A young maid discovers a dead man in the ditch on a quiet street in a respectable city neighborhood.  Though young and well-dressed, he had a face of dissipation . . . .  Perhaps he deserved to die after all.     The Case of the Lamp That Went Out was not much of a mystery, but then again, I did not read it for the story.  It is valuable for what it says about the ordinary men and women of late-imperial Austria, who went about their own business and believed that their lives were ones of law and order, presided over by a benignly powerful monarch who had been on the throne so long that he was indeed “the empire.”  In this world, even a debased gentleman understood that honour meant one sometimes had to pay with one’s life, and that the monarch, as distant as he was, was the ultimate source and expression of Austrian justice and clemency.  It is a portrait of an empire that should not have limped into the 20th century, let alone into the second half of the 19th century.

Feeling Virtuous

Sometime during this past summer I lost my quilting mojo  —  which was unfortunate because I left the quilt back I was working on taped to the floor.  5 months later, I had to admit that the quilt was not going to be finished anytime soon . . . .  during those 5 months, the masking tape had left a nice layer of residue on my beautiful hickory floor (note to self: use low residue painter’s tape next time).  DH, noticing that I looked like I was about to start crying, spent the next hour helping me lift off the tape and clean up the residue.  Ah, the wonders of Goo Gone!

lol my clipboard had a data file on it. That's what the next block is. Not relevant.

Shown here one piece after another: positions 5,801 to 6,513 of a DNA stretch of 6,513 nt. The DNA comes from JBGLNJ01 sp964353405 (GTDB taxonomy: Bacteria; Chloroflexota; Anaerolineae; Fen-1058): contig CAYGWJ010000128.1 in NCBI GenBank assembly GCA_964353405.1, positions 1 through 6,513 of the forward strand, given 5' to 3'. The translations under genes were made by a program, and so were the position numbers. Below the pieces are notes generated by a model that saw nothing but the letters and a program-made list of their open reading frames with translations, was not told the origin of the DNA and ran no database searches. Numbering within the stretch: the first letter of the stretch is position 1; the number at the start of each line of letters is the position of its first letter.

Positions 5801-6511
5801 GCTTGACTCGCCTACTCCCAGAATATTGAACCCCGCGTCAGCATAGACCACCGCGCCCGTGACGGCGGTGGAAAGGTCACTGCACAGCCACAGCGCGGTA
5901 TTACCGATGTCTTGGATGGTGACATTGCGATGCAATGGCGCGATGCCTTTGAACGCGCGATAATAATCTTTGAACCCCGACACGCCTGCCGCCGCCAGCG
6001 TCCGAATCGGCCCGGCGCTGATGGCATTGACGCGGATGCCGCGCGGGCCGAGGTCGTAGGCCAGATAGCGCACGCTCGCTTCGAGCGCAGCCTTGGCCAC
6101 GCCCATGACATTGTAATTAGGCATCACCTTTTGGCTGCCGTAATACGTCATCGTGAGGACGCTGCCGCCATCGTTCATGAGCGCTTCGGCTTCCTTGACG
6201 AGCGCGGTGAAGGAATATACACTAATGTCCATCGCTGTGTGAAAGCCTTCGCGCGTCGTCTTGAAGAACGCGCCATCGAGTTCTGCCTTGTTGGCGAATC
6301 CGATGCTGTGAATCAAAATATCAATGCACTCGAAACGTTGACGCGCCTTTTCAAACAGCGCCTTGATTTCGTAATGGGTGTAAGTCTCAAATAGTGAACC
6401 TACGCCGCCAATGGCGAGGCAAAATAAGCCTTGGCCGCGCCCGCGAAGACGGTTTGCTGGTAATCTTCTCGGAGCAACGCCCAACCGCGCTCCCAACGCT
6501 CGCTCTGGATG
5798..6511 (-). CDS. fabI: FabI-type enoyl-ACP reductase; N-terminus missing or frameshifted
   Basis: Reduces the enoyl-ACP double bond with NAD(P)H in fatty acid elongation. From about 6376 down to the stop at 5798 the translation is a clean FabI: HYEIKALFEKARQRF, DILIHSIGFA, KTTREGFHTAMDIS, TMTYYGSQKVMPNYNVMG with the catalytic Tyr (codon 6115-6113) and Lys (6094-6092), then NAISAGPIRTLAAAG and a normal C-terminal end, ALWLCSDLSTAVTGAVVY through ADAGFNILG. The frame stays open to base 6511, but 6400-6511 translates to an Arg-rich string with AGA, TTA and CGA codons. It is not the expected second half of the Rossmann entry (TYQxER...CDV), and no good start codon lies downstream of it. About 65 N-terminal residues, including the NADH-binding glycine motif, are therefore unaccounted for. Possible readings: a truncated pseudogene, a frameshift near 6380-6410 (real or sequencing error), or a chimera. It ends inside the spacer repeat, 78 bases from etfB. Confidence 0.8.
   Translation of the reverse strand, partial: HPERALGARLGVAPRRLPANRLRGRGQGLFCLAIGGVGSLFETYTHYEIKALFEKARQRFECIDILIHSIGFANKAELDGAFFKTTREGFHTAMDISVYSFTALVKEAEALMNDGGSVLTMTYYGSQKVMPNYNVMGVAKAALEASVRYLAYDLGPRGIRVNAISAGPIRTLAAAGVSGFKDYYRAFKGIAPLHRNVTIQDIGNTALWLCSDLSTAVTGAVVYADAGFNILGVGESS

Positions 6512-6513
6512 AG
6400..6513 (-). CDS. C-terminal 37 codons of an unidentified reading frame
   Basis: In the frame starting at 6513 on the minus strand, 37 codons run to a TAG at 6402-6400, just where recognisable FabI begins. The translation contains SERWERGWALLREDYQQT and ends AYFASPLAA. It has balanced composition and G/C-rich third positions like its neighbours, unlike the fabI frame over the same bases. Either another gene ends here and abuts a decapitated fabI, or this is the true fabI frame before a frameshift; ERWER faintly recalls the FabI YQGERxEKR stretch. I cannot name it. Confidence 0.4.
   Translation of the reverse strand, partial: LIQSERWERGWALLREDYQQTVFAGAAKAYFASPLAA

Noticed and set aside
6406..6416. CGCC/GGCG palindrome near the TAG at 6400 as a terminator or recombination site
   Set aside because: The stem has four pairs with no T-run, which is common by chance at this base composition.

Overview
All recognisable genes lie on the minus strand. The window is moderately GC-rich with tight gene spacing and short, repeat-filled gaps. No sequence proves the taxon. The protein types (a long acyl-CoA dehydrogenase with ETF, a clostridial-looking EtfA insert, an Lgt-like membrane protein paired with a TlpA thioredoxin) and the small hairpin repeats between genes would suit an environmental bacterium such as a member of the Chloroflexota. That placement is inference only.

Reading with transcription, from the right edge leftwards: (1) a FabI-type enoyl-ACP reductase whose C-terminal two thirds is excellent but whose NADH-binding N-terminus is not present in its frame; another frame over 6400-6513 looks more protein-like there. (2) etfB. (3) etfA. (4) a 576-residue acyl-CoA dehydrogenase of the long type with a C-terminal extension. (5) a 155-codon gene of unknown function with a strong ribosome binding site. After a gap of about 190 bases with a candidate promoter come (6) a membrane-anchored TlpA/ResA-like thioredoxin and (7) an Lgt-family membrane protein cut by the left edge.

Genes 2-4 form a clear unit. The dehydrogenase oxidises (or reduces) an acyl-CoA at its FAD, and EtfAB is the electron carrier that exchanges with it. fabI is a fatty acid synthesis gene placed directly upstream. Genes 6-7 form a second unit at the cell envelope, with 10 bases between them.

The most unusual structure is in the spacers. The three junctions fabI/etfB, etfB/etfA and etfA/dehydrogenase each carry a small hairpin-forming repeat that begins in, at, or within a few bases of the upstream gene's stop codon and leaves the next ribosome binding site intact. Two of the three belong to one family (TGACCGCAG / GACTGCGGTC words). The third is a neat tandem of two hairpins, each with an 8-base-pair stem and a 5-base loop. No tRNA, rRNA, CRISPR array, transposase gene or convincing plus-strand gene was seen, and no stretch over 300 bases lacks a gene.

Two days ago, I finally took out my trusty Singer and did some crafty sewing:

heating pad
My beloved heating pad, after years of faithful service, was leaking flax seeds from fabric weakness. I figured the seeds were still usable, so I decided to make a new heating pad.  I rehoused the seeds in the Rejuvenation bag, which came originally with a bunch of switch plates.  For the outer cover, I foundation pieced fabric scraps to a piece of muslin (recycled from kitchen curtains), and used some leftover flannel from the chemo quilt I made for a friend for the “warm and fuzzy” side of the cover.  Reuse, reuse, reuse:  I feel so very virtuous 🙂

New Year’s Day, 2013

New Year’s Day hike at Devil’s Backbone Open Space, 4.25 miles:

IMG_2385In the years since we were last there, many more signs:


IMG_2389Clearly, signs exist to be ignored 😦

IMG_2377Many more houses, unfortunately of the McMansion sort — but I suppose if I were silly enough to want to live in one of those, I would consider the view well worth it.  If.

IMG_2396I must be lucky: DH, The Teenager, and I . . . .  even if I am now the shortest one in the family.